The weather the last two days has been glorious and I’m pleased to say that I managed to make the most of it. Yesterday I thought I’d nip out to Ken’s at last, to fit the new Master Switch on Our Trike. I made the connections up but when I went to fit the switch in the panel I realised that the hole was far too big. I then realised that the washers that were needed were still on the old switch, which I’d left at home in my conservatory. So I’d made a wasted trip! I’d been hoping to fit the switch, then get Our Trike out of the workshop and take some pics for Ebay. I suppose I could have taken the pics but I decided to switch to Plan B instead 😉
I had some household chores to do first but I thought that rather than leave it to the next morning, this would be a good time to return the trailer, leaving the whole of Sunday free. So that’s what I did. I’d agreed with Rosie to leave it at the strip so if she needed it, it would be handy for her. It also means that if by some miracle I do get MYRO ready to go within weeks rather than months, it will still also be handy for me.
The next time I was at the strip, I’d hoped to be able to take some close-up pics of MZEL’s engine mountings to help me when I come to fit MYRO’s engine. Unfortunately, by the time I’d arrived it was too late, so I parked the trailer and drove off. I’d got about half a mile before I remembered that I’d wanted to pick up MYRO’s wing struts that Rosie said she had left near the wings, so I turned round and went back for them. I carefully tied them onto the roof-rack as I didn’t want them to vibrate and rub together on the journey home. Luckily everything went as planned and I got home while there was still just enough light to get them off and safely laid on my back lawn.
I was up bright and early this morning but first of all before I could start on MYRO, Toddie made sure that I first took him for a long walk over the local field. Then I could do what I wanted to do. For reasons I won’t bother going into, Rosie had removed MYRO’s fuel tank, so I decided that the first thing I’d do was re-fit it. This seemed a good idea as it fits behind the right-hand seat and all of the work I intend doing is forward of that. With the tank in place, everything behind the seats can be left more or less undisturbed.
I’d never bothered looking closely before, but the tank holds 25 litres and is held in place by a webbing harness that is attached to the right-hand seat frame and cover. Fitting the tank looks deceptively simple – just drop the bottom of the tank into the harness, pull the top straps over so the tank is upright and tighten the harness.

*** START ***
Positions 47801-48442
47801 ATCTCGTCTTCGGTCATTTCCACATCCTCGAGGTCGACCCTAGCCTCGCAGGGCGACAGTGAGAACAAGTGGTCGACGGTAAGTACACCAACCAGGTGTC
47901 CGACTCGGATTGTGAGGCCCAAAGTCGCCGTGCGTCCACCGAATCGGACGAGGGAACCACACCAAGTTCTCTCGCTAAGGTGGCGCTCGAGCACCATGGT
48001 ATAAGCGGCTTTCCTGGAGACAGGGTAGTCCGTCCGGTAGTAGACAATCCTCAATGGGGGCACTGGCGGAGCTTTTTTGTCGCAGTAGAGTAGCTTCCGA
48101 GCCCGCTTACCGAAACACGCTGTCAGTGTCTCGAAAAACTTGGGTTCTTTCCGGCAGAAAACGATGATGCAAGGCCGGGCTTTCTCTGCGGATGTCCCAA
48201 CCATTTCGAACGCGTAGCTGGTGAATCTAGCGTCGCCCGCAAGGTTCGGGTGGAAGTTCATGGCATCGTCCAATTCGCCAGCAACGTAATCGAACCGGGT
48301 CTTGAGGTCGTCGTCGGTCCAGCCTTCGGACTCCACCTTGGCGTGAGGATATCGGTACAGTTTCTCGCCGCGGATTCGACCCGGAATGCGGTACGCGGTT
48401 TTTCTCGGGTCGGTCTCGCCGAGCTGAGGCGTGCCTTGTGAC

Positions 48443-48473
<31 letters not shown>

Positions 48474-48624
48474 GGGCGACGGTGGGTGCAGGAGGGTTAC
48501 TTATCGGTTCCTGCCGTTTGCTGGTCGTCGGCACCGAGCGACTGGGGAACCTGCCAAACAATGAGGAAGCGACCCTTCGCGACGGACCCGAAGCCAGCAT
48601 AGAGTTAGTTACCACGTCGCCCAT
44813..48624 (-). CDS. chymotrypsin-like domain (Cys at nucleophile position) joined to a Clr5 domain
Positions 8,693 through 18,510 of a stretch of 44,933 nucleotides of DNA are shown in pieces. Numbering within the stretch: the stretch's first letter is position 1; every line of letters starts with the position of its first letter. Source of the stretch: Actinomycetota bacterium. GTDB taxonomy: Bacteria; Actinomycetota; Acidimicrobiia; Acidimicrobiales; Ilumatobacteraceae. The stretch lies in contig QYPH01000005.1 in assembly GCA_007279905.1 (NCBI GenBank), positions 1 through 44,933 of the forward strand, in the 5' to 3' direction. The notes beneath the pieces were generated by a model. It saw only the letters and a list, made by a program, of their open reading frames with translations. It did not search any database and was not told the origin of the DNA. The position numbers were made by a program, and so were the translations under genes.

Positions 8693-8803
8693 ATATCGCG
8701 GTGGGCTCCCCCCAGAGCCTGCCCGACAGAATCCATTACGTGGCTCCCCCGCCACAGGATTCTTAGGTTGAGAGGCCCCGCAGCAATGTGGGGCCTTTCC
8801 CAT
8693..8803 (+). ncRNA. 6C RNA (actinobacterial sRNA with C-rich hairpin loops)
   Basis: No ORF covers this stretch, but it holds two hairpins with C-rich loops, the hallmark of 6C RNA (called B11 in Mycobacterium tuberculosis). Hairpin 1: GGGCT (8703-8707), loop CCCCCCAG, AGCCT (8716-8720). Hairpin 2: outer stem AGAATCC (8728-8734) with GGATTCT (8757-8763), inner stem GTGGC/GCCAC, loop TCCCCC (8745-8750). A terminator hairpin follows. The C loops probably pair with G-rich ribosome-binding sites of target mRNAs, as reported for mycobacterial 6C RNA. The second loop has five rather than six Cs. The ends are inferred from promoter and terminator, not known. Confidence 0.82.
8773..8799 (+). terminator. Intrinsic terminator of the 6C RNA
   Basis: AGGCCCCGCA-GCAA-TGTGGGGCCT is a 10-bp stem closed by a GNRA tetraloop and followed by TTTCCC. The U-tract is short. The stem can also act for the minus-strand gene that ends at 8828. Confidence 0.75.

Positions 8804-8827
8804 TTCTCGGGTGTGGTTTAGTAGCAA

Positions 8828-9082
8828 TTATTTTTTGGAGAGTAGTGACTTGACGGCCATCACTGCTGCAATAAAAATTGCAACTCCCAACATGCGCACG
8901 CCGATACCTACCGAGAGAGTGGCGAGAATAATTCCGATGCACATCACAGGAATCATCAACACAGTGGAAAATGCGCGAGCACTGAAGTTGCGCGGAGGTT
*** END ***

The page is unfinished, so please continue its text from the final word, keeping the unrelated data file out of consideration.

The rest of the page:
Well, yes, in theory. I ended up taking all the pipes off that were attached to the tank, including the main fuel supply that enters the tank through a hole in the top and has a filter attached to it that lies in the tank bottom. The whole arrangement had to be removed 😯
I ended up struggling for a good two hours but finally the tank was in place where it should be. Here are a couple of pics that I took at the end of the job.
It was tricky because of the lack of space to work in and, I have to say, pretty tiring too, but I was very pleased how neat it looked at the end 🙂
Rosie had also switched MYRO’s stick with MZEL’s because it had a PTT (push-to-talk) switch in for her radio. I was happy about that because it means that I can eventually fit what suits me without having to worry about fixing a hole that was left by what was there before, but it meant that I had to re-fit the stick that Rosie had left lying on the cabin floor.
The diagram in the AX3 manual looks scary, but when you look at the fixing itself, there’s actually nothing to it. That’s the reason why, incidentally, I want to take some detail shots of MZEL’s engine mountings. Ten minutes or less and the job was done, as you can see.
So I’ve made a start on MYRO – just! Every little helps, as they say, and tinkering with little jobs like the ones I’ve done helps the general learning process. I don’t think it’s a good idea to just blast ahead – you need to learn about the aircraft and how it must be treated. After all, when you’re zipping along at 50 or 60 mph at 2000 feet, there’s quite a lot at stake 😉